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By Anurag Kotoky
BANGALORE, Sept 16 (Reuters) - Cincinnati Financial Corp (CINF.O), a U.S. Midwestern property and casualty insurer, said its exposure to troubled institutions like Lehman Brothers Holdings Inc and government-sponsored enterprises will hurt its 2008 results.
However, analysts do not expect the charges related to the exposure to hurt the company significantly in the coming quarters.
Cincinnati said it had sold most of the $24 million of Lehman preferred stock and debt securities held at June 30, and expects to take a related charge of $9 million in third quarter.
Lehman Brothers, once an investment banking giant, filed for bankruptcy protection on Monday after trying to finance too many risky assets with too little capital.
Cincinnati, which still holds securities of American International Group Inc (AIG.N) worth about $81 million as of Sept. 15, sees an impairment charge of about $50 million from securities related to the mortgage giants Fannie Mae FNM.N and Freddie Mac FRE.N.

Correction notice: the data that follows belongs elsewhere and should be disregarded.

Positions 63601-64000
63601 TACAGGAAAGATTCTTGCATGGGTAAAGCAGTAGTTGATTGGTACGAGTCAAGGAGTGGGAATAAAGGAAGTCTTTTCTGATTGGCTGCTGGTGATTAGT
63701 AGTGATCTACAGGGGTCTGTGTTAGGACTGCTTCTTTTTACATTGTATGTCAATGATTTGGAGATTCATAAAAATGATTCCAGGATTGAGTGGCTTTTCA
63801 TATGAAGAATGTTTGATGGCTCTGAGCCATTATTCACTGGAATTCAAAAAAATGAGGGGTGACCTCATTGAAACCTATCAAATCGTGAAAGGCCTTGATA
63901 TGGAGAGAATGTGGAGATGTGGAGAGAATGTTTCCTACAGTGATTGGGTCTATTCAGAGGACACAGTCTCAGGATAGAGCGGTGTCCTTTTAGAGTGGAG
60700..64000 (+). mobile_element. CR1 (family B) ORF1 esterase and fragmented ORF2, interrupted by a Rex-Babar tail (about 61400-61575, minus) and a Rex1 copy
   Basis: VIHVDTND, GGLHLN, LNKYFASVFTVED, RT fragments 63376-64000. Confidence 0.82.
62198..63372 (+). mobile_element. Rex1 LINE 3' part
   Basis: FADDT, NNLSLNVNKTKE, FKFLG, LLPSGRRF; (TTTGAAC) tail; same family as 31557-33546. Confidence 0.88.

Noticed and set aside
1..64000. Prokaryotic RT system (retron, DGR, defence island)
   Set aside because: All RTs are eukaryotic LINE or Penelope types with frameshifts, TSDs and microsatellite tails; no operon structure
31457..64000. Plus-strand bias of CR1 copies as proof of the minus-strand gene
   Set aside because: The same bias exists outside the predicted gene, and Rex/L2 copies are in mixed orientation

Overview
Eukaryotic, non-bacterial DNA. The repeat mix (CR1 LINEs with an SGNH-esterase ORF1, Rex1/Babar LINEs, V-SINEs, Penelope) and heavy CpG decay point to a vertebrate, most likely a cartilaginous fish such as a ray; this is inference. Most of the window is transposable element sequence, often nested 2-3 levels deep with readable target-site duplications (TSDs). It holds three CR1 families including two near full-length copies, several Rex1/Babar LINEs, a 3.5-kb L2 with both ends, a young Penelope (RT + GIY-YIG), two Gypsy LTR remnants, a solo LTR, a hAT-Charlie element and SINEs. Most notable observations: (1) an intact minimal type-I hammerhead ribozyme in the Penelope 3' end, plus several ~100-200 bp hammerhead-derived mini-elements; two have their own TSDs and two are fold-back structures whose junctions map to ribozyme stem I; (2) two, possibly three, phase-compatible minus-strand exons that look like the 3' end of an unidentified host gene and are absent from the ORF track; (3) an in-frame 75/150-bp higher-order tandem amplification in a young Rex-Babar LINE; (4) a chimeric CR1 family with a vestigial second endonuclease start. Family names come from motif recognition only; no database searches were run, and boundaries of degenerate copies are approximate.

"It's a small amount relative to its investment portfolio. We are talking about just 3 percent of the portfolio. It's very much manageable," Elizabeth Malone, an analyst with Keybanc Capital Markets, told Reuters.
Fox-Pitt analyst Dan Schlemmer expects the company to take substantial impact from the charges in the third-quarter itself.
Both the analysts expect a number of small insurance companies to report third-quarter charges related to their exposure to Lehman Brothers and AIG.
However, Schlemmer said a possible failure of AIG could benefit smaller insurers like Cincinnati Financial as it could mean more business available to them, but at the same time, they can also be impacted by credit-quality risks.
Cincinnati Financial expects net investment income to decline more than 10 percent in 2008, and said it will also record about $20 million of policy-holder losses in the third quarter as catastrophe losses for July and August.
Apart from the charges, third-quarter results will also include a gain of $225 million from the sale of half of its stake in Fifth Third Bancorp (FITB.O).
Shares of the Fairfield, Ohio-based company fell more than 5 percent to $26.99, before recovering to trade up 55 cents at $29.06 Tuesday afternoon on Nasdaq. (Editing by Amitha Rajan, Deepak Kannan)